By Linda Weiford, WSU News
PULLMAN, Wash. – Let’s say you’re in a locker room after completing a workout. You grab a towel on the bench before realizing it belongs to someone else. Unknown to you, the person who just used the towel left behind some lingering Staphylococcus aureus bacteria, commonly known as “staph.” The organism was spread to that person’s hands after rubbing an infected hair follicle on his inner thigh.
Now, imagine that one or two of those staph bacteria on the towel enter an open paper cut on your finger. Inside your body, they multiply. A few days later, what began as a simple paper cut is now puffy and seeping pus. Your finger is red and swollen. You visit an urgent care clinic.
Ideally, you’d be prescribed an antibiotic that would kill the staph cells. But maybe some of those cells are able to resist that drug. They keep replicating, rapidly, in the face of treatment. All the while, the infection disperses throughout your body.
You have contracted a “community acquired” antibiotic-resistant infection, caused by certain gene-swapping bacteria flourishing beyond hospital walls, said Guy Palmer, regents professor and director of Washington State University’s Paul G. Allen Center for Global Animal Health.
Whether you’re in Kansas, Costa Rica or Congo, “a series of seemingly innocuous events can lead to a potentially life-threatening situation where an infection defies the very drug designed to destroy it,” said Palmer, who serves on the National Academy of Sciences Board on Global Health.
“Resistant bacteria don’t recognize borders,” he said. “They’re no longer confined to hospitals and other clinical settings. They’re in the environment, replicating and spreading among diverse populations.”
Sounding the alarm
Palmer’s comments come on the heels of a recently issued stark warning by the World Health Organization (WHO). Common bacteria are becoming resistant to antibiotics in “every region of the world,” concluded authors of the new report. And though scientists and public health officials have been sounding alarm bells for more than a decade, this is the first time hard data have replaced global guesswork.
The world is entering a “post-antibiotic era,” the report concludes (see http://apps.who.int/iris/bitstream/10665/112647/1/WHO_HSE_PED_AIP_2014.2_eng.pdf?ua=1)
A hard sell
It’s well-documented that without effective antibiotics people get sicker, stay sick longer, require more costly treatments and are more likely to die. Even so, antibiotic resistance is a tough topic to sell, said Palmer, whose work with the National Academy of Sciences involves advising the Institute of Medicine on health issues transcending continental boundaries—of which antibiotic resistance ranks high.
A clearer picture is needed if the problem is to be addressed on a global—or even national—scale, he said: “It’s one thing for the problem to be known; it’s another for it to be widely understood.”
For example, a public misconception persists that resistance only impacts people who have taken too many antibiotics or have misused them, he said.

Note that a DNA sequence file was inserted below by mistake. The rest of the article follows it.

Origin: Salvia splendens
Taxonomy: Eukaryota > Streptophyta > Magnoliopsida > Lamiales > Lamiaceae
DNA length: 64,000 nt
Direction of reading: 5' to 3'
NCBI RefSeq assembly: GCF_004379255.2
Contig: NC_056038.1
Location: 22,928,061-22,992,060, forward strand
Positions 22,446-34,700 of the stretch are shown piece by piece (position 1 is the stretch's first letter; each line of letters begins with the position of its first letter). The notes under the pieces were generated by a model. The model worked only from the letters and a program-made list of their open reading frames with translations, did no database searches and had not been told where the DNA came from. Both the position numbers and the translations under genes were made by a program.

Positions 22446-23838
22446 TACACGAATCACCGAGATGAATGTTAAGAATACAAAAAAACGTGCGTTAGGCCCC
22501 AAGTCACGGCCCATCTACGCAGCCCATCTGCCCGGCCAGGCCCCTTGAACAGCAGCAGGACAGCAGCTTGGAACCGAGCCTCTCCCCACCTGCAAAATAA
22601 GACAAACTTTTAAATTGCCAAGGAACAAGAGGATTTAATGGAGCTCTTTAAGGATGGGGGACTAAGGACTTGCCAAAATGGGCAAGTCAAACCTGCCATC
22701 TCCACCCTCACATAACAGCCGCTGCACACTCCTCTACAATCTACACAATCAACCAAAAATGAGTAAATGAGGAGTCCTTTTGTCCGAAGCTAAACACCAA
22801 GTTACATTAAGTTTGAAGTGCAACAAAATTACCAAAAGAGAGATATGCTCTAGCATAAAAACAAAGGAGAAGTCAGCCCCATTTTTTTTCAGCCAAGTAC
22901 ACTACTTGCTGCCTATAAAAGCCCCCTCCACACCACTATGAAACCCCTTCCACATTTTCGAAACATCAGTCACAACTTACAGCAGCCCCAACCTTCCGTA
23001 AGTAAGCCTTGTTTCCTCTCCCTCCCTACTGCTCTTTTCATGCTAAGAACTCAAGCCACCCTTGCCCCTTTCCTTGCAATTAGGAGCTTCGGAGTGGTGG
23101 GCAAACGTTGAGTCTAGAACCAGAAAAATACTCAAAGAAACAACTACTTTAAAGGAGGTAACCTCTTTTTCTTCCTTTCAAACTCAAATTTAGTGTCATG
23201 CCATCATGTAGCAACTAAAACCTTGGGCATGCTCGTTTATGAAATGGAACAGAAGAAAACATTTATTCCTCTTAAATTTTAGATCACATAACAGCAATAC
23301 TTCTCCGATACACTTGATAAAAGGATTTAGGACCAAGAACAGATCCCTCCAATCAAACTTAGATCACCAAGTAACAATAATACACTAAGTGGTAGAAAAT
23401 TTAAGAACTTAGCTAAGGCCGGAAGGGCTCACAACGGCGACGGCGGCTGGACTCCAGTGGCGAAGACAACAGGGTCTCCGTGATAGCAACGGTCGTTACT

“Even if you’ve never had antibiotics in your life, resistant bacteria can still be passed on through food, through water and soil, through contact with humans,” Palmer said; for example, through swallowing a mouthful of water downriver from a city or farm; eating undercooked poultry or meat; breathing in germs from a person’s cough.
“This is not an individual’s problem; it’s a societal problem,” he said. And it’s exacerbated by modern air travel, where an antibiotic resistant strain of bacteria can be on the opposite side of the world one day and in the United States the next.
“It’s said that any pathogen can move around the globe within 24 hours, but the same can be said of antibiotic resistance,” he said.
Raise awareness, limit use
Although resistance is a natural consequence of bacteria’s evolution – they change in order to survive – “we’ve fueled the rise of these pathogens with the inappropriate use of antibiotics in humans and animals alike,” Palmer said.
Heightened awareness among the public, clinicians, policymakers and food-animal producers is crucial in order to reverse, or at least slow, the steady march of drug resistance, he said. On the human side, antibiotics have been overprescribed; on the animal side, they’ve been harnessed to spur growth.
“The more antibiotics that people take and the more antibiotics we give our livestock and poultry, the more chances we provide for bacteria to develop resistance to them,” he said. “That’s why animals, like humans, should only be given these drugs in an appropriate treatment regimen for bacterial infections.”
Palmer’s view is supported by scientific studies and backed by a growing list of leading health organizations, including WHO, the U.S. Centers for Disease Control and Prevention, the American Medical Association and the American Academy of Pediatrics.
The U.S. Food and Drug Administration’s announcement late last year requesting voluntary phasing out of the non-medical use of antibiotics in farm animals is a good start, said Palmer.
There are also signs of market-driven change. A growing number of U.S. companies, including Chipotle, Panera and Applegate Farms, now sell antibiotic-free meat and poultry. And in February, the popular fast-food restaurant Chick-fil-A announced plans to serve chicken not raised on antibiotics.
Here, there, everywhere
Now that we’ve reached the tipping point of antibiotic resistance – worldwide and nationally – it will require a fundamental shift in how these drugs are viewed, what they’re used for and how they’re developed, said Palmer. Today, new antibiotics on the market are rare while bacteria resistant to antibiotics are abundant, he said.
“For too long, antibiotic resistance has been regarded as a problem affecting someone else, some other country,” he said. “But it’s here. Today.”